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State Sen. Wayne Langerholc, R-Richland Township (center), speaks during the Cambria-Somerset Tea Party meeting at the Masonic Temple in downtown Johnstown Thursday, April 8, 2021. He's flanked by state Sen. Pat Stefano, R-Fayette County (left), and state Rep. Jim Rigby, R-Ferndale.

Bill Ragley, chairman of the Cambria-Somerset Tea Party, said he wanted members and attendees of the group’s meeting on Thursday to hear from elected officials about their opinions on voting in Pennsylvania.

“Free, fair and secure,” he said. “We are focused on making that happen.”

State Sen. Wayne Langerholc, R-Richland Township, state Rep. Jim Rigby, R-Ferndale, and state Sen. Pat Stefano, R-Fayette, all attended and spoke to the crowd at the Masonic Temple in Johnstown.

Johnstown resident and retired Army Lt. Craig Minnick was the moderator for the event.

Each panelist took a turn at the beginning of the event to share some thoughts on voting laws – specifically, on Act 77 of 2019, which provided no excuse mail-in voting, a 50-day period for request and submission of mail-in or absentee ballots, extended deadlines for those methods, a later registration window and permanent mail-in or absentee list.

Langerholc led off the panelists by stating that the reason everyone was there was because they have a problem with Pennsylvania’s election system.

He said Act 77 has been misinterpreted, noting that there were no previsions for ballot drop-boxes, pre-canvassing of ballots or a grace period to count votes after the election.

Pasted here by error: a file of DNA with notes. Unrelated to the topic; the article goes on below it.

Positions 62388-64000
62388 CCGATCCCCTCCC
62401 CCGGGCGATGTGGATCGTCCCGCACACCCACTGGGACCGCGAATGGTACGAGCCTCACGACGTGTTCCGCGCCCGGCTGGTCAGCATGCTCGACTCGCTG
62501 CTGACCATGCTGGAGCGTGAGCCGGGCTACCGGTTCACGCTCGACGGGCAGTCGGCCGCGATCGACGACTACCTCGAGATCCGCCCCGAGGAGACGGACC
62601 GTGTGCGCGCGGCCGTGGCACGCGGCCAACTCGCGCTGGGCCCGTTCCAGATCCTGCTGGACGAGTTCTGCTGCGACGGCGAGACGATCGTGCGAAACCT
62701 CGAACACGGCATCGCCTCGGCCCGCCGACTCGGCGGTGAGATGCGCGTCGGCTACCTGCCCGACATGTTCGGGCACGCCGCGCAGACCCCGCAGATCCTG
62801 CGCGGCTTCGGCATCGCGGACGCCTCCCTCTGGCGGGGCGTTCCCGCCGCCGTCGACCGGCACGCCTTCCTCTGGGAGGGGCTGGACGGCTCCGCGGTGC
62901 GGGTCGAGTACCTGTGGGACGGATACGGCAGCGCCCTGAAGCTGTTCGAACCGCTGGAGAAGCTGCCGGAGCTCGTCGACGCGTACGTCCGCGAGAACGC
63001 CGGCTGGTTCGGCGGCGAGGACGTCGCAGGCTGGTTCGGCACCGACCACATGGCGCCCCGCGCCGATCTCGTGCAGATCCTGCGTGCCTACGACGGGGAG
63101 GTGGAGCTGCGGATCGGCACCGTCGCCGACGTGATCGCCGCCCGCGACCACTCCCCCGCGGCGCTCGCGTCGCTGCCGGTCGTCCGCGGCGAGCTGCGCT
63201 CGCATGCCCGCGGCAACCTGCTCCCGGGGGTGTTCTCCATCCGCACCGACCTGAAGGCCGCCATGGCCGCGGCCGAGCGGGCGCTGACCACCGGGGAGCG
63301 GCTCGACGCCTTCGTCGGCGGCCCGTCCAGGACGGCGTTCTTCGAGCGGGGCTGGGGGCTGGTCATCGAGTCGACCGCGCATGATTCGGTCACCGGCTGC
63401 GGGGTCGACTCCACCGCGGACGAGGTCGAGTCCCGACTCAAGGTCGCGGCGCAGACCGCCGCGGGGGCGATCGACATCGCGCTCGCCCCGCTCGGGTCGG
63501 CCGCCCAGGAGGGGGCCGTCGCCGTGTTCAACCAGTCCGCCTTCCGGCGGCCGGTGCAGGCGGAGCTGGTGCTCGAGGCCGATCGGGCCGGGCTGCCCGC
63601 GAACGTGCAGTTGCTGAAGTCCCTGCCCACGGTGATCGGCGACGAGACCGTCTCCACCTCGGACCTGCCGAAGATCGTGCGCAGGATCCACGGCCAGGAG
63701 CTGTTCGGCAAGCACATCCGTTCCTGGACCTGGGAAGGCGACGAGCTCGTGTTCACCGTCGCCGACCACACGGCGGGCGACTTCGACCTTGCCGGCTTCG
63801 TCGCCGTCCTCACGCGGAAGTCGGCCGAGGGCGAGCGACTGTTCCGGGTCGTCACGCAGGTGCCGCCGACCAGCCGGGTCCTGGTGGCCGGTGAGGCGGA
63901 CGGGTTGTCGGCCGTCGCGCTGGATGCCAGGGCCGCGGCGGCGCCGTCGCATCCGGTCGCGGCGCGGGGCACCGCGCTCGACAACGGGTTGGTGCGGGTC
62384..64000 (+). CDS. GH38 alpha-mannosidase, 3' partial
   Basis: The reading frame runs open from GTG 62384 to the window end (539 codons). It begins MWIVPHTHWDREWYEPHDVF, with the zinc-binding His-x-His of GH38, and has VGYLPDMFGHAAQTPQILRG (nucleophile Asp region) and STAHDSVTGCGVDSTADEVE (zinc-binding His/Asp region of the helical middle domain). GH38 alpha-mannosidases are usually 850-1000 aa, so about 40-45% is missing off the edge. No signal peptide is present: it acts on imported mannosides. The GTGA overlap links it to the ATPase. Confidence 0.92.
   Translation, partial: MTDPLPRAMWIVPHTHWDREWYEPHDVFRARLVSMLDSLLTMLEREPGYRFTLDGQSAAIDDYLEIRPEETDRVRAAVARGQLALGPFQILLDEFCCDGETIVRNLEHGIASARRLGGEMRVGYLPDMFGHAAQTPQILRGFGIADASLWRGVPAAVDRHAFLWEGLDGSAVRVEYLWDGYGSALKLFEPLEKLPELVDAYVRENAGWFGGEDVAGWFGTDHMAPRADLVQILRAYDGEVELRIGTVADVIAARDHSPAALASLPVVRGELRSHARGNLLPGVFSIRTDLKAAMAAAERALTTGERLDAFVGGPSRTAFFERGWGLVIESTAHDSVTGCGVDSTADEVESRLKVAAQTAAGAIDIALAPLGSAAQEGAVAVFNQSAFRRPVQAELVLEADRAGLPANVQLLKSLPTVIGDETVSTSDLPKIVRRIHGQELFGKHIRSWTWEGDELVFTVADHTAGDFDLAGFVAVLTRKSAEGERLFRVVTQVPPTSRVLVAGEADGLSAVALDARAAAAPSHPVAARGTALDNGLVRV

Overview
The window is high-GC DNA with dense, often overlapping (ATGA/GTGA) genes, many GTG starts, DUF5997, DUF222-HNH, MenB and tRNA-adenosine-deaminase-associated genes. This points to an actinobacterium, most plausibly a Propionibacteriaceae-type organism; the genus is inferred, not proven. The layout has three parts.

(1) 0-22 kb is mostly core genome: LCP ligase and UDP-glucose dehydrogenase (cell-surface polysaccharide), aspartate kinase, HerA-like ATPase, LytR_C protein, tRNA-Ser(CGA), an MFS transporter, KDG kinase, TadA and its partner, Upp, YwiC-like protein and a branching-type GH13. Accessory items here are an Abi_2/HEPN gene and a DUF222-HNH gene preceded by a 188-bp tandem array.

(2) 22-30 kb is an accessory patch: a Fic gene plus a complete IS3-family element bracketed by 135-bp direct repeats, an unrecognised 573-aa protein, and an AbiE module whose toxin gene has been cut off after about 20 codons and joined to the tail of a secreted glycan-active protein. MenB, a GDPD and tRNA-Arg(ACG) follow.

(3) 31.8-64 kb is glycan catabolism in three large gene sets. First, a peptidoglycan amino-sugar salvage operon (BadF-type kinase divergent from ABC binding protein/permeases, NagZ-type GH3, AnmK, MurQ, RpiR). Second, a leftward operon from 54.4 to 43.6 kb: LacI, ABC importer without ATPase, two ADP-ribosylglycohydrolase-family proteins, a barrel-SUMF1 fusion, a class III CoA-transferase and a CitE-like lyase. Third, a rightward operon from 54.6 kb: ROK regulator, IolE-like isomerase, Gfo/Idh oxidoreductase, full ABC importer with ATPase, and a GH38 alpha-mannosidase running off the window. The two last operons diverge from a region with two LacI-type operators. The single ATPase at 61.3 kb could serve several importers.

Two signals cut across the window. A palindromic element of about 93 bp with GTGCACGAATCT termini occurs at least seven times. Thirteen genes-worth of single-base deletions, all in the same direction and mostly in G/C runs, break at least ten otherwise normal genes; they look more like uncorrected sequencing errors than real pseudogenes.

“I believe that the best way to vote is you go in to the polls in person,” Stefano said.

He added that, if a voter can’t go to their designated voting location, then the bar needs to be higher for alternative methods.

A key point addressed during the gathering was the need to be sure that the person voting is who they say they are.

Langerholc advocated for voter ID laws, signature verification and removal of deceased individuals from the ballot roll.

Toward the end of the meeting, the floor was opened to the attendees to ask questions. Inquiries ranged from why Act 77 was needed – which Rigby answered by stating that its intention was to eliminate straight-party voting – to whether there were any instances of voter fraud in the state – Stefano mentioned that there were possibly three cases, but the group was unsure overall – and the safety of mail-in voting.

Langerholc assured the crowd that the state government is “moving in the direction to get things done” and added that he’s trying to make it easier to vote and harder to cheat.

Bob Ritter, a Ferndale resident and Tea Party member, said he attended the event because he’s concerned about voter laws in the state.

“I really think they were changed unconstitutionally,” he said.

Ritter attended the meeting to see what the situation was at this point and where it was going.

“We hope, wherever Act 77 goes, we can rest assured our vote counts and the potential for fraud is minimal,” Ragley said.

Joshua Byers is a reporter for The Tribune-Democrat. Follow him on Twitter @Journo_Josh.

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